Monday, March 5, 2012

Seared Bean Sprouts with Tofu and Sesame Orange Sauce

It always makes me a bit sad when people tell me that they can't cook. They are often people who love to eat, but are intimidated by the kitchen and the contents of their fridge. 
We often seem to think that some people are just born with it - it being a talent for drawing, painting, writing, photography, or cooking. I used to think that way, too. I tried many things, always looking for the one thing I was inherently good at. Oh well, what a waste of time it was. 
I learnt a lot in the last year of blogging and cooking and living. I learnt how to cook tofu, because you really can't just treat it like it is meat. I learnt that I can live with less pasta in my life. I learnt that I can change things up in recipes for baked goods, too. I learnt that pistachio seed oil makes everything heavenly (if only it wasn't that expensive). And I still have so much to learn and to explore. Wonderful.
I really hope the Food Matters Project can show some people how easy it is to adapt a recipe. Make it yours.
This weeks recipe,  Seared Bean Sprouts with Beef and Sesame Orange Sauce, was chosen by Dominica from Wine Food Love. Go over to her post to check out the original recipe, and to the Food Matters Project homepage to find all the other takes on this recipe. It is a really easy recipe, but the way I prepare the tofu takes a bit more time than the original version with beef. You could omit the additional step and just marinate the tofu in a bit of the sesame orange sauce for some time in the fridge.

Seared Bean Sprouts with Tofu and Sesame Orange Sauce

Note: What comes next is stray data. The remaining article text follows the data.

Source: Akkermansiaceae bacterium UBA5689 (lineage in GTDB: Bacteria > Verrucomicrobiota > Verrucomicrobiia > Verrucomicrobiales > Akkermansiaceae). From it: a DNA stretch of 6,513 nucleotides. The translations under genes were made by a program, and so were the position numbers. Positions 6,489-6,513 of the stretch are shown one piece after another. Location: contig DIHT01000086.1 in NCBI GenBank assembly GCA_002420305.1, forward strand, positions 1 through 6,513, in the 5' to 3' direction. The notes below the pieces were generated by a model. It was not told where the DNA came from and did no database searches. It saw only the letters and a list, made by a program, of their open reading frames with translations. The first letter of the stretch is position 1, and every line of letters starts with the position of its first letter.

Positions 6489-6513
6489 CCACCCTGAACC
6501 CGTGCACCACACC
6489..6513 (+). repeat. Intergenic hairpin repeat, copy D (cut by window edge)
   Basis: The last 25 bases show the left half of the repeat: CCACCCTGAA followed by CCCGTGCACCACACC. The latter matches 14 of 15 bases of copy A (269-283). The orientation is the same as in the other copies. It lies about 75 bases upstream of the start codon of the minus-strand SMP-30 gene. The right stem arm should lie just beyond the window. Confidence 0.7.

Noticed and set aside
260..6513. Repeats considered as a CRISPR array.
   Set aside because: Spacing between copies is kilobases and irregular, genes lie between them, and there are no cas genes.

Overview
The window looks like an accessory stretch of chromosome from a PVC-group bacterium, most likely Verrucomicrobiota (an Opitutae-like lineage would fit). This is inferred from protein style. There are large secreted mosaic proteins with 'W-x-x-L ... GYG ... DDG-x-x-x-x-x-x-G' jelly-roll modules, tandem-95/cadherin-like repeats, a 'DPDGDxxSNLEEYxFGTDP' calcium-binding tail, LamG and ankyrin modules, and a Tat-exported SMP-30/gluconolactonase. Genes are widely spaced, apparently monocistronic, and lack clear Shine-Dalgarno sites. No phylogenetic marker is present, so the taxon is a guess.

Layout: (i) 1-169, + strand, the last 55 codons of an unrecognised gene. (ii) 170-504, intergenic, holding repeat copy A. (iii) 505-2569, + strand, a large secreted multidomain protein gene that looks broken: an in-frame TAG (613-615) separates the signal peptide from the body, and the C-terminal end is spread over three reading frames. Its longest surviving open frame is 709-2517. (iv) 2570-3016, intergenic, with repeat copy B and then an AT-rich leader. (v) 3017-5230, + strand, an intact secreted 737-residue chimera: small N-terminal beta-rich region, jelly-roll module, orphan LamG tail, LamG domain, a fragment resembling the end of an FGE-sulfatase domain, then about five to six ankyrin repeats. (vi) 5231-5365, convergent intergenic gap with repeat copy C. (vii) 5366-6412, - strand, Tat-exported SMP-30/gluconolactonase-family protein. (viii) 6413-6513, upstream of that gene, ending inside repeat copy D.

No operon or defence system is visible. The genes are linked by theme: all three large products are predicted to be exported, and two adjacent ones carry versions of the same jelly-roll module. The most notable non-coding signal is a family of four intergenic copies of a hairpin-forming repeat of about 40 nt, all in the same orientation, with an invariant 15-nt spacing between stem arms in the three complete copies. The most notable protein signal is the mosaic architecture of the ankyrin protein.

250g tofu, I use aburaage, which is fried tofu, I prefer the texture it has to regular tofu. If you can't find that or don't want to use fried tofu: freezing regular tofu makes it a bit more chewy, so I would recommend freezing regular tofu for at least 24 hours if you want to use it. For more information on tofu, check out Just Hungry.

3 oranges, juice of the three, zest of only two
2 tbsp sesame
1 tbsp sesame oil
2 tbsp vegetable oil
1 pound bean sprouts
3 carrots, cut into thin strips/julienne
1 winter radish, cut into thin slices, optional
1 bunch scallions, the white and green parts chopped separately
3 tbsp soy sauce
1 tbsp honey (use maple syrup or sugar to make it vegan)

Put a pot of water on medium heat, add the juice of one orange, some salt and the slices of tofu. Cook it for at least 15 minutes, then drain it and pat it dry. Cut into strips. Prepare the sauce by whisking together the soy sauce, the honey and the remaining juice and zest of the oranges.
Preheat a pan on medium-high heat and toast the sesame seeds for about 3-5 minutes until brown and fragrant. Set aside, then add the sesame oil to the pan.
Add the tofu strips and cook them on both sides until browned. Set aside. 
Add the vegetable oil, the carrots and the white parts of the scallions. Sauté for 2-3 minutes, then add the bean sprouts. Sauté for 2-3 minutes longer. Add the tofu and the sauce, sautéing until everything is cooked through and warm. Take the pan off the heat and stir in the winter radish if using. Add pepper to taste, then garnish with sesame seeds and the green parts of the scallions.

Serves 4,


  1. Oh! Tofu, carrots, and radish... all good stuff. I love, love, love your pictures... gorgeous!

  2. I agree- cooking is a learning process and I believe given enough time (and desire) everyone can learn! Great take and lovely photos!

  3. Learning to cook tofu right is definitely a good skill to have! And fried is definitely better.

    I feel like I learn so much every time I cook and it's great to look back and see how much I've grown and changed. Love these insights of yours.

  4. Yum! Tofu tofu and radish look wonderful!!! I just learned about freezing tofu this year but love the technique - great tip!

  5. I rarely make tofu for myself these days; I'm just not that crazy about the stuff. But cooking it in orange juice sounds like it's worth a try! Does it absorb a lot of orange flavour in the process?

    Glad that you've been learning so much through blogging. It's one of the reasons I've kept it up--it definitely challenges you to do new things!

    1. It did absorb some of the flavour, but the sauce adds most of the flavour. Have you tried the fried tofu before? I really prefer the texture it has to regular firm tofu, but don't eat that much of it either.